Sometimes, I think of a name first and then plan the colours. Sometimes, I start to crochet and hope that a name will suggest itself.  This blanket fell into the latter category.  It is a mixture of pinks and purple and was lovely to make, but a name eluded me until near the end.  Then the phrase "Days of Wine and Roses" came into my head and kept coming every time I thought about the blanket.  

So, I Googled the phrase and was amazed at what I discovered.  The words come from a poem by Ernest Dowson who was born in the part of London that I have lived in since I was 32.  He died, aged just 32, in another part of London that I lived in until I was 32.  Eerie!

They are not long, the days of wine and roses:
Out of a misty dream
Our path emerges for a while, then closes
Within a dream.
– Ernest Dowson, from "Vitae Summa Brevis" (1896).

Without going into too many details, Ernest Dowson had a short and tragic life.  But he understood how precious it is.  His poem and the sentiments behind it are beautiful.


Thursday, 26 February 2015

A new jumper...and a disaster averted




I had some lovely cream Aran yarn, quite a lot of green and cream 4 ply yarn and lots and lots of wooden buttons all needing a good project.  I settled on the Child's Top-Down Henley pattern which I found on Ravelry.  The pattern calls for the Aran yarn and the 4 ply yarn to be knitted together, so it makes a very thick and warm jumper. Bulky seams are avoided because this is basically knitted in one clever, seamless piece.

I had to juggle with my colours a little to make sure that I didn't run out of the 4 ply yarn.  The sleeves are the same length even though the photo makes one of them look shorter!  So I enjoyed carefully counting rows and switching colours until I eventually produced a wearable striped jumper.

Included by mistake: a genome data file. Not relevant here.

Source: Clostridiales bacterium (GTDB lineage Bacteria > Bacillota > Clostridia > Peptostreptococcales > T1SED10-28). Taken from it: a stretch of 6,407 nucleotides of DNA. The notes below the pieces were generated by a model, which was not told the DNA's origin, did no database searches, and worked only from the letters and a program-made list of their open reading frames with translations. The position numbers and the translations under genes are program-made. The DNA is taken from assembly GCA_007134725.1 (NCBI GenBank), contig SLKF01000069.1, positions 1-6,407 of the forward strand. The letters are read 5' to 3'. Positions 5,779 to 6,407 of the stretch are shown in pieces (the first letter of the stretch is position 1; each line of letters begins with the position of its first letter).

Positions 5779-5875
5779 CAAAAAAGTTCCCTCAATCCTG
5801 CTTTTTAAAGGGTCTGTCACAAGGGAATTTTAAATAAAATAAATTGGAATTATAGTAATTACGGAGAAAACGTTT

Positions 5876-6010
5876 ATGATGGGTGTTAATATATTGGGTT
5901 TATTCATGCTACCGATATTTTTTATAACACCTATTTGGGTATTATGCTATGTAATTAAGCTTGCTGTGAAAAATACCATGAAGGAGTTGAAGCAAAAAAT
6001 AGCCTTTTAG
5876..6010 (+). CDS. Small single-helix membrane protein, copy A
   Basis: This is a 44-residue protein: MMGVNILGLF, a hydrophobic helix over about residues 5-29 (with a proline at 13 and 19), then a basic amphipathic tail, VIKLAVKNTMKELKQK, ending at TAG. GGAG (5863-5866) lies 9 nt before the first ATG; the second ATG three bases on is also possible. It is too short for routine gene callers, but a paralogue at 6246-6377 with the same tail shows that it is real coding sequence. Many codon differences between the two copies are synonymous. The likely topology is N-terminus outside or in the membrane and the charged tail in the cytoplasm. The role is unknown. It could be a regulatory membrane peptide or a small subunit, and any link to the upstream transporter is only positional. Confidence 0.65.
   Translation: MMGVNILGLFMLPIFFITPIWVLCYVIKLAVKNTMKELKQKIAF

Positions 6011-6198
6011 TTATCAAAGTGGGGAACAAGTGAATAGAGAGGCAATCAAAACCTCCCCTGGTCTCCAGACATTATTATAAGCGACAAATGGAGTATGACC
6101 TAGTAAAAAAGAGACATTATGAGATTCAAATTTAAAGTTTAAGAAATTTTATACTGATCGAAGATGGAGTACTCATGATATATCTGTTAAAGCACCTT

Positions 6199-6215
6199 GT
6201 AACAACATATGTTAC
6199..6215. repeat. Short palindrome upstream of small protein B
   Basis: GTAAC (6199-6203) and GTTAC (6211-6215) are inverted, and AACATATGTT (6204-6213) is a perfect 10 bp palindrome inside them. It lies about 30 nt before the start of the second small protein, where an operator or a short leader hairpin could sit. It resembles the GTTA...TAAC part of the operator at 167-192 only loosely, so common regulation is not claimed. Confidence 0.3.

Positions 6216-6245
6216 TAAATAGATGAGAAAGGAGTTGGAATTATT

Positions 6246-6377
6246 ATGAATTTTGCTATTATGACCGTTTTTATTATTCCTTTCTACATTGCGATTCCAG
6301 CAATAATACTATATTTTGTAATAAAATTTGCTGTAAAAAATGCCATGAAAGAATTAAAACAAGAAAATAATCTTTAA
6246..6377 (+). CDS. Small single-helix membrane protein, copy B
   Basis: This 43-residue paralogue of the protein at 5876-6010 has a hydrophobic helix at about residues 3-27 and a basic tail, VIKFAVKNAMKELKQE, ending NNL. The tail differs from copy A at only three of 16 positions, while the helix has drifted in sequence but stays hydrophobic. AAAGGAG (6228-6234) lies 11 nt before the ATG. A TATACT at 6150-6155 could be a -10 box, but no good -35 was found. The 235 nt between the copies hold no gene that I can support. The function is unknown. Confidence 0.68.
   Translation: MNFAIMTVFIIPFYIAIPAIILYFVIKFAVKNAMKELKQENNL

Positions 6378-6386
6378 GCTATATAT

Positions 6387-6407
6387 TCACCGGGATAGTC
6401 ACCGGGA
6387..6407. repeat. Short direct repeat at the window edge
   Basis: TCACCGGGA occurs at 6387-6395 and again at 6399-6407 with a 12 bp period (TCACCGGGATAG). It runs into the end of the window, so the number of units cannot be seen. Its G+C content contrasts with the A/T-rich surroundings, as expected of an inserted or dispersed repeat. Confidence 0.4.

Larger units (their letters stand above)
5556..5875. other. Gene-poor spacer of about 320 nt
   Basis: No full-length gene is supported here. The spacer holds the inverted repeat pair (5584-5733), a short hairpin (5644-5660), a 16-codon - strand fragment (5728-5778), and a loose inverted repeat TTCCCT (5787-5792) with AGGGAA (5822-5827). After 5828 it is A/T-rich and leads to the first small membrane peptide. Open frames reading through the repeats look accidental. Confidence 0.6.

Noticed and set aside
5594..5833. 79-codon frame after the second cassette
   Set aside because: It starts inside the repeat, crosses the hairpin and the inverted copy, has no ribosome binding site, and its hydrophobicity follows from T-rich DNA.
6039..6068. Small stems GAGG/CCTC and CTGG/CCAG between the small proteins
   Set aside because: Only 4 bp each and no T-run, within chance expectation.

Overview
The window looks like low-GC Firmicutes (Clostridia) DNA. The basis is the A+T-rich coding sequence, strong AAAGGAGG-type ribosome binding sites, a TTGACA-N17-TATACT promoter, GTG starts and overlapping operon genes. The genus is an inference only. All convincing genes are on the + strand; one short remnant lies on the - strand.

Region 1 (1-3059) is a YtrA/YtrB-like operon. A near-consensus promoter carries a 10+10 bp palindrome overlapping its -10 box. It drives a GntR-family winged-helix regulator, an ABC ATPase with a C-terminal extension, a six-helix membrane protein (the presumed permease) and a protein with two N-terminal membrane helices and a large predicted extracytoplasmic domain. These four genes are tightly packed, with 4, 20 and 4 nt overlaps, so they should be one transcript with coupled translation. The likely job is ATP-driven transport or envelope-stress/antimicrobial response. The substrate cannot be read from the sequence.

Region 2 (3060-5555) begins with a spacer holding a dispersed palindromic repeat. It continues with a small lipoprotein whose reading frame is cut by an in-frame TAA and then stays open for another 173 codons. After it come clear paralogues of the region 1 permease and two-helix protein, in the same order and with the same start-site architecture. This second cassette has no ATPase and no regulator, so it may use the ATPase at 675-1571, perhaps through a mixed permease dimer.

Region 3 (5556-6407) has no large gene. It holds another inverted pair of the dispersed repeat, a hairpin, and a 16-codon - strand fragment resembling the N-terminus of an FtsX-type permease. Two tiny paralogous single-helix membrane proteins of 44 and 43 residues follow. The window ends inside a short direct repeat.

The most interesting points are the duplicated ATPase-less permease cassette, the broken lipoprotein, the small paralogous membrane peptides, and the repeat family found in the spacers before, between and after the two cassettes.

The real disaster was averted much earlier in the knitting process.  As this is a top-down pattern, I started at the neckline and increased stitches regularly until there were 168 stitches on my long circular knitting needle.  I then knitted 2 more rows and was finally ready to divide the stitches for the sleeves and body. At the end of the second row I pulled my needle with a celebratory flourish and.....horror of horrors.....the needle tip separated from its cable.  The tip flew out of one end of the row and the cable whizzed back through at least 70 stitches.  Argggh!!  

Luckily, I am not a swearer.  Otherwise the air might have turned blue.  Instead I surprised myself by staying calm as I worked my way back through the dropped stitches until I had picked them all up.  This was made difficult by the fact that each stitch consisted of the 2 yarns held together and by the fact that my cat seemed to sense a problem and was trying to make it better by nose-butting me!

I considered myself lucky that the disaster had happened on ordinary stocking stitch. If it had happened on lace, I would have had to rip back the whole thing.  Eventually I managed to save the situation in 30 minutes and I learned a vital lesson.  Don't expect a cable to hold 168 stitches when it can really hold only 100.  The irony is that I have a longer cable and could have used that.  In future, I will.

The Aran yarn and the wooden buttons were donated to me by Joanne of the Cup On The Bus blog.  The 4 ply yarn came also as donations or in cheap bargain lots.  The jumper will go off soon to Operation Orphan.  It should fit a four year old child and will hopefully be strong enough to be passed down through a whole family.  It was that thought that kept me going when it was really tempting to have a knitter's meltdown!


Thursday, 19 February 2015

Knitting book review...




One of my best presents last Christmas was a copy of  "Knitting Yarns: Writers On Knitting" edited by Ann Hood.  It was given to me by our daughter's new boyfriend who had already made a good impression even before his good present choices.  I haven't quite "bought the hat", but we have high hopes as they are so well suited.